Kenya will host the first joint 24th International Grassland Congress and 11th International Rangeland Congress in Nairobi. Due to Covid 19 challenges globally and following Government guidelines, the conference will be virtual.
The International Grassland and Rangeland Congress is hosted by the Ministry of Agriculture, Livestock, Fisheries and Irrigation, the Animal Production Society of Kenya and Kenya Agricultural and Livestock Research Organization together with support from the International Grassland and Rangeland Continuing Committee members.
“The hosting of the first-ever joint congress in Africa is significant, as the region offers diverse and unique tropical savannah ecosystems, which are home to some of the most economically important grasses in the world and spectacular wildlife. This momentous event is expected to bring together a large scientific community to deliberate on various advances made in the field of grassland and rangeland science and management,” says Harry Kimtai the Principal Secretary, Ministry of Agriculture, Livestock and Fisheries, State Department of Livestock.
The PS says the Organizing Committee has spared no effort to ensure that the joint IGC-IRC congress will be an occasion for the delegates to create sustainable interactive scientific and professional linkages and enjoy the cultural diversity and lasting memories of grassland and rangeland virtual tours.
In Kenya, rangelands occupy 80% of land and are home to about 10 million people. They support about 70% of the national livestock population and 90% of wildlife that is key to the tourism industry. Unfortunately, the productivity of these rangelands has been greatly affected by the frequent droughts and floods that characterize the impacts of climate change and variability.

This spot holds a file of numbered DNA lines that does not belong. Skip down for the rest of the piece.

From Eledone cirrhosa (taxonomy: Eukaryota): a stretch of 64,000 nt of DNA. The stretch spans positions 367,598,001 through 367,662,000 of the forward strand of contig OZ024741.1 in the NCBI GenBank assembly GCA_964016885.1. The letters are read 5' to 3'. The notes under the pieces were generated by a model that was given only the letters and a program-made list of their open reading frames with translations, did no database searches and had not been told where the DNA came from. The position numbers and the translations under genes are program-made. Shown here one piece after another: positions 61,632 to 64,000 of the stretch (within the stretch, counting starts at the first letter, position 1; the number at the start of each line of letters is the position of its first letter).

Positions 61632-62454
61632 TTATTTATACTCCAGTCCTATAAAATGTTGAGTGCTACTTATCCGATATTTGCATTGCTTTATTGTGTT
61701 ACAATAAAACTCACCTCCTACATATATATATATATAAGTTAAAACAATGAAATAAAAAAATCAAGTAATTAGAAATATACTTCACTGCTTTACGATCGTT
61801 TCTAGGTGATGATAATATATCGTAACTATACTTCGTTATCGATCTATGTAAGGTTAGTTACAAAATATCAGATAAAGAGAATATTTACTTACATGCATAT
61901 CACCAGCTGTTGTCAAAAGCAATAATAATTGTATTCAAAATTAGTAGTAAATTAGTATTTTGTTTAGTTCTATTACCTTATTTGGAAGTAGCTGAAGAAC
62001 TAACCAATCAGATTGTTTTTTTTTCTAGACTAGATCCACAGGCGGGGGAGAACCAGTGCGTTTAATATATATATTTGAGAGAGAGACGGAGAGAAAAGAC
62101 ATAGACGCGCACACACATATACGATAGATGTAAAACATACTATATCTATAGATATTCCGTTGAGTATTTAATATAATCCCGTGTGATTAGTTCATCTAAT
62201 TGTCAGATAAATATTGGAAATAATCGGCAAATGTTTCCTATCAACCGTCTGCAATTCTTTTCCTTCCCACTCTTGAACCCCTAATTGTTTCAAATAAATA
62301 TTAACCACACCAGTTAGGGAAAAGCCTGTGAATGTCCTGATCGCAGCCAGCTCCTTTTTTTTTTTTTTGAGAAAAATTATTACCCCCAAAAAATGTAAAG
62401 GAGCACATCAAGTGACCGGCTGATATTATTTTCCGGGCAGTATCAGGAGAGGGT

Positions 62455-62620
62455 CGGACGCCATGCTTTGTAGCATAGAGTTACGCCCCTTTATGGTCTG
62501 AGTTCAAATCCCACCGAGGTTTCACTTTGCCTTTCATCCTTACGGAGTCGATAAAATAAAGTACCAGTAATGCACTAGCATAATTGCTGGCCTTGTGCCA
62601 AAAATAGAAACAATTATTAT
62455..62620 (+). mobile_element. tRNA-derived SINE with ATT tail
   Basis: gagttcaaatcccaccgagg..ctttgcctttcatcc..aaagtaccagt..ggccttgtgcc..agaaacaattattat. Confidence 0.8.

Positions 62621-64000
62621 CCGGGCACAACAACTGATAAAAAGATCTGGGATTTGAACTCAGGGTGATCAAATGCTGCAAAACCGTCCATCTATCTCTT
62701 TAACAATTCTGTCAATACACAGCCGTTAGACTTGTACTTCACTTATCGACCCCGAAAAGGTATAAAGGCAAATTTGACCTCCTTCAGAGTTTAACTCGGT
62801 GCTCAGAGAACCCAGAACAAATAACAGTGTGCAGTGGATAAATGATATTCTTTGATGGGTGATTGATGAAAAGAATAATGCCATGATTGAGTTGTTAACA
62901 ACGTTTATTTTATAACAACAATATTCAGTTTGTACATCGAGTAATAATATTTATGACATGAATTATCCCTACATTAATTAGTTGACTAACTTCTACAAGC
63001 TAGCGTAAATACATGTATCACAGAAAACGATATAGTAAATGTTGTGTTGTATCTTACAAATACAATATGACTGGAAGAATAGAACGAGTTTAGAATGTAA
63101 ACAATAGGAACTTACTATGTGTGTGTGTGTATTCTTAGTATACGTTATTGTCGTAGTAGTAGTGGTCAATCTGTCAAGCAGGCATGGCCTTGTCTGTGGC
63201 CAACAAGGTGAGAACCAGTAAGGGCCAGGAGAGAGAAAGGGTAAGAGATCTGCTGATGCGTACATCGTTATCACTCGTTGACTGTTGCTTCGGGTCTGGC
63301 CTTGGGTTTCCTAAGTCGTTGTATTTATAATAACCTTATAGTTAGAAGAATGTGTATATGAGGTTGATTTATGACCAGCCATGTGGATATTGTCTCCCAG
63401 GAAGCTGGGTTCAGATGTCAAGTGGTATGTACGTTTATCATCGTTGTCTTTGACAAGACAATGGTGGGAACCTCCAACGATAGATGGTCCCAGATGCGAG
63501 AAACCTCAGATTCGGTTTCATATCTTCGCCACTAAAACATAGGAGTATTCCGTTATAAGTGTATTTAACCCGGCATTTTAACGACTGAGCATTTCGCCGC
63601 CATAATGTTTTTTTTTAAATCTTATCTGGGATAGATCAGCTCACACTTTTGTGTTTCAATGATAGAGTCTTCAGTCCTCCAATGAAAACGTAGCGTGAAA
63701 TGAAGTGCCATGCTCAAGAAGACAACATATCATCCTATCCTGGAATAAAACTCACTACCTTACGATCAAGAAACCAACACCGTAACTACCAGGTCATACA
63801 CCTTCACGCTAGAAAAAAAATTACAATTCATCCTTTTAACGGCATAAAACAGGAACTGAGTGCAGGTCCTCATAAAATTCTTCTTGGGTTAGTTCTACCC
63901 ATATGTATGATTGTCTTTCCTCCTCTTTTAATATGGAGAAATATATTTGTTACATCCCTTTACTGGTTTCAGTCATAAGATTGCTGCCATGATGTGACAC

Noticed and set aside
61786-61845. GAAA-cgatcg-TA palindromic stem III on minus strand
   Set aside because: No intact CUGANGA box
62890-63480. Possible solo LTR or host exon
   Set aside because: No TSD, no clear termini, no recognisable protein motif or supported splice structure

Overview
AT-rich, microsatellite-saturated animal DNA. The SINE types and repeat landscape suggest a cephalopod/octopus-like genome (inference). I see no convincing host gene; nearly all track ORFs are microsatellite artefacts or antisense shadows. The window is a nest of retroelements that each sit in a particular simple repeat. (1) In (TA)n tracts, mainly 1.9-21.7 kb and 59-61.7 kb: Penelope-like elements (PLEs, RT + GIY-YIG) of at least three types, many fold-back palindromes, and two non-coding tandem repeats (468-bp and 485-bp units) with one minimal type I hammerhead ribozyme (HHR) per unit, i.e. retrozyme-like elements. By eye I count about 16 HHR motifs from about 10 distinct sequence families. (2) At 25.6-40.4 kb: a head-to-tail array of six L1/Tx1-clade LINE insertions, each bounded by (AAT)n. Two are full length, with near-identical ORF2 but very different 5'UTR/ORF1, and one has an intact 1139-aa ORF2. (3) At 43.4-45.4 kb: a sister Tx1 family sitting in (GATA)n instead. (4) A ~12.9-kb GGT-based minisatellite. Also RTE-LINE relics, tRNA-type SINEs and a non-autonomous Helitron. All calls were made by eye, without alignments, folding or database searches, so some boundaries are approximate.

The PS says the Kenyan rangelands, especially the ASALs, are susceptible to these changes of weather and are characterized by high incidences of poverty and malnutrition requiring frequent relief assistance. The situation has been worsened by the increasing human population and consequent shrinkage of the rangeland resource base and rural-urban migration in search of alternative livelihoods.
Grasslands form the bulk feed for livestock both in the rangelands and the high potential areas. However, there are many changes limiting the contribution of grasses to the productivity of livestock. These include dependence on few grasses species and, overgrazing.
“Livestock and human population are rising in the rangelands and expansion of settled lands is worsening the situation. Livestock to the pastoralists is everything, they are savings and treasures, currency and source of pride. It is their livelihood. To them, therefore, increasing livestock populations means improved livelihoods and therefore advocating for the reduction of livestock population is approached with caution. In this sense, KALRO is working towards the introduction of more adapted and productive grasses and improved livestock such as the Boran and Sahiwal cattle,” says Dr. Eliud Kireger the Director General, KALRO.
The Congress will bring together a wide range of experts with vast research experiences on rangelands and grasslands. They will concretize recommendations on the uses of grassland and rangeland resources to meet the increasing competing demands for livestock, wildlife and commercial/industrial use in a tech world under a changing climate. “We call upon both public and private organizations and individuals to join and participate by registering online,” opines Kimtai
The registration deadline is 30th September 2021.